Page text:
NEW DELHI: ''I used to worry about Salman (Taseer) because he lived life the way he wanted to, even as governor of Pakistan Punjab,'' reminisced Delhi-based market research analyst Ranjit Chib, whose association with the slain leader's family dates back to the days when their fathers were students and friends at Cambridge University in the 1930s.
Speaking up for minorities came easy to Salmaan Taseer, the Governor of Punjab who was brutally assassinated by his own bodyguard last Tuesday. Half a century before he took up the cause of Aasia Noreen, a poor Christian woman facing a death sentence for blasphemy that she never committed, Taseer and his childhood friends resolved to protest the death sentence of Jimmy Wilson, a poor African-American.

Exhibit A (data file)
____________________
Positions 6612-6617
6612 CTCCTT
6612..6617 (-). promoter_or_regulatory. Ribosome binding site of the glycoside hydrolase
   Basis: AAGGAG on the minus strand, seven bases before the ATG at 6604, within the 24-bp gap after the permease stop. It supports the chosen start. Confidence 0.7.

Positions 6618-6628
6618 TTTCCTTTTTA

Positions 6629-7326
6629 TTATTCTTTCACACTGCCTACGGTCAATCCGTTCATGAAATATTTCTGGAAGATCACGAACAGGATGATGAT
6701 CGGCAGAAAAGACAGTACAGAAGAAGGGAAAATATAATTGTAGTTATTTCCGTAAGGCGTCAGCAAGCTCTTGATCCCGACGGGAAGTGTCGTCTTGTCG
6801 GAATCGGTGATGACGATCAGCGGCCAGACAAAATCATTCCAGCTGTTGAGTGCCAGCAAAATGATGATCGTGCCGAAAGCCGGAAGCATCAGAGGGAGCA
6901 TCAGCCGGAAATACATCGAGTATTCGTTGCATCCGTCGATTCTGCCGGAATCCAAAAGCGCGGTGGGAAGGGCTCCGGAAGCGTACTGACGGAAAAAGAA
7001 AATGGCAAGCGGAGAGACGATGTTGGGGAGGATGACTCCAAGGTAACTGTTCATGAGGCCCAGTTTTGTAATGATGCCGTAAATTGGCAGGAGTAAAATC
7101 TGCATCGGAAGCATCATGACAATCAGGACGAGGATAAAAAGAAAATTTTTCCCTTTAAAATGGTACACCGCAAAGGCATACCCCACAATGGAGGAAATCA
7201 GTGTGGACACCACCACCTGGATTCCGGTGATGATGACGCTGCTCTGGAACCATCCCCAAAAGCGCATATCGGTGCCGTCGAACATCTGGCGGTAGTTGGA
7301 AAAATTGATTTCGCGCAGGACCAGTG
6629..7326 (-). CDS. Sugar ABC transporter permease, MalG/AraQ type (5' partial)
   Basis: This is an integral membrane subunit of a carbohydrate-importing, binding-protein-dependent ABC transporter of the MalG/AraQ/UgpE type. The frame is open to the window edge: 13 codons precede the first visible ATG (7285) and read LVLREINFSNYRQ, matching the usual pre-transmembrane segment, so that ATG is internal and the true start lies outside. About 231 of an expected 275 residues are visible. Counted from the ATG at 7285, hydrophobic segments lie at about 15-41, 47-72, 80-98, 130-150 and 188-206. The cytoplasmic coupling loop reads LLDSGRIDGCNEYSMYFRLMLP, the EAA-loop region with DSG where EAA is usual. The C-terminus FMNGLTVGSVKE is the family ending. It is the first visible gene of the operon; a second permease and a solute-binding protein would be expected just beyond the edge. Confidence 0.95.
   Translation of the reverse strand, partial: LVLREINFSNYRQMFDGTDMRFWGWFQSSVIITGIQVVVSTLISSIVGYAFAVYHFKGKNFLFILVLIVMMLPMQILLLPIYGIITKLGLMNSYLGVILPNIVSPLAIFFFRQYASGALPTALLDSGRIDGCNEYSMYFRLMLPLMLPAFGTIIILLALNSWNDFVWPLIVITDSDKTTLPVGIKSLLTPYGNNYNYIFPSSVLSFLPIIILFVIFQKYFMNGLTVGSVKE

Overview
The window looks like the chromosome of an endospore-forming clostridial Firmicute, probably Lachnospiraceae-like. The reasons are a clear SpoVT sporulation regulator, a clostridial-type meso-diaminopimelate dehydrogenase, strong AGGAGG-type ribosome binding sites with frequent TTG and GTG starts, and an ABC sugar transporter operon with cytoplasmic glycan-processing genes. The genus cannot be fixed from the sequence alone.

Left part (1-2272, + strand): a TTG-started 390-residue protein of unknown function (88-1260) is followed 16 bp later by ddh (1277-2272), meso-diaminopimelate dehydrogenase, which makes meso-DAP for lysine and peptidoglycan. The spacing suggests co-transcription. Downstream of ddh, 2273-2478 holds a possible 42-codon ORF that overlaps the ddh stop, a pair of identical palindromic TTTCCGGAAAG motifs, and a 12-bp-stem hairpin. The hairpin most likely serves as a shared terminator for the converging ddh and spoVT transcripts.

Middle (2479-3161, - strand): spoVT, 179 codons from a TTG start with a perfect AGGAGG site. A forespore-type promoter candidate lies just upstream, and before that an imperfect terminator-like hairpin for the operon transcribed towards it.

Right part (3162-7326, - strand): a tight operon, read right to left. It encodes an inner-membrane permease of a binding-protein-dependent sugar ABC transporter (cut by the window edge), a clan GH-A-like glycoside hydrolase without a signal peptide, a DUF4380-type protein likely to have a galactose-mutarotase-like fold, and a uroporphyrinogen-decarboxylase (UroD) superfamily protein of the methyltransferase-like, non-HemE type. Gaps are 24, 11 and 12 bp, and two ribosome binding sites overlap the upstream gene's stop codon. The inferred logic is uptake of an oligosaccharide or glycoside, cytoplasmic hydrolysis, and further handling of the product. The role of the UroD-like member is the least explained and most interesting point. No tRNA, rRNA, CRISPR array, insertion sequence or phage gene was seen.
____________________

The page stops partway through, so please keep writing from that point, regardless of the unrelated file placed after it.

“He went as he would have chosen – in a blaze of glory. Larger than life as he was, I can’t imagine him allowing either age or infirmity to fell him. That was just not his style,” said a lifelong friend of Salmaan Taseer’s moments after the latter’s brutal assassination.
“You know what’s the difference between Delhi and Lahore?” said Salman Taseer, as he stood on the terrace of a glittering dinner party. “They are the cars parked on the street below! Back home, there would have been rows of BMWs, Land Cruisers, but you still have your Marutis and Ambassadors,” he laughed.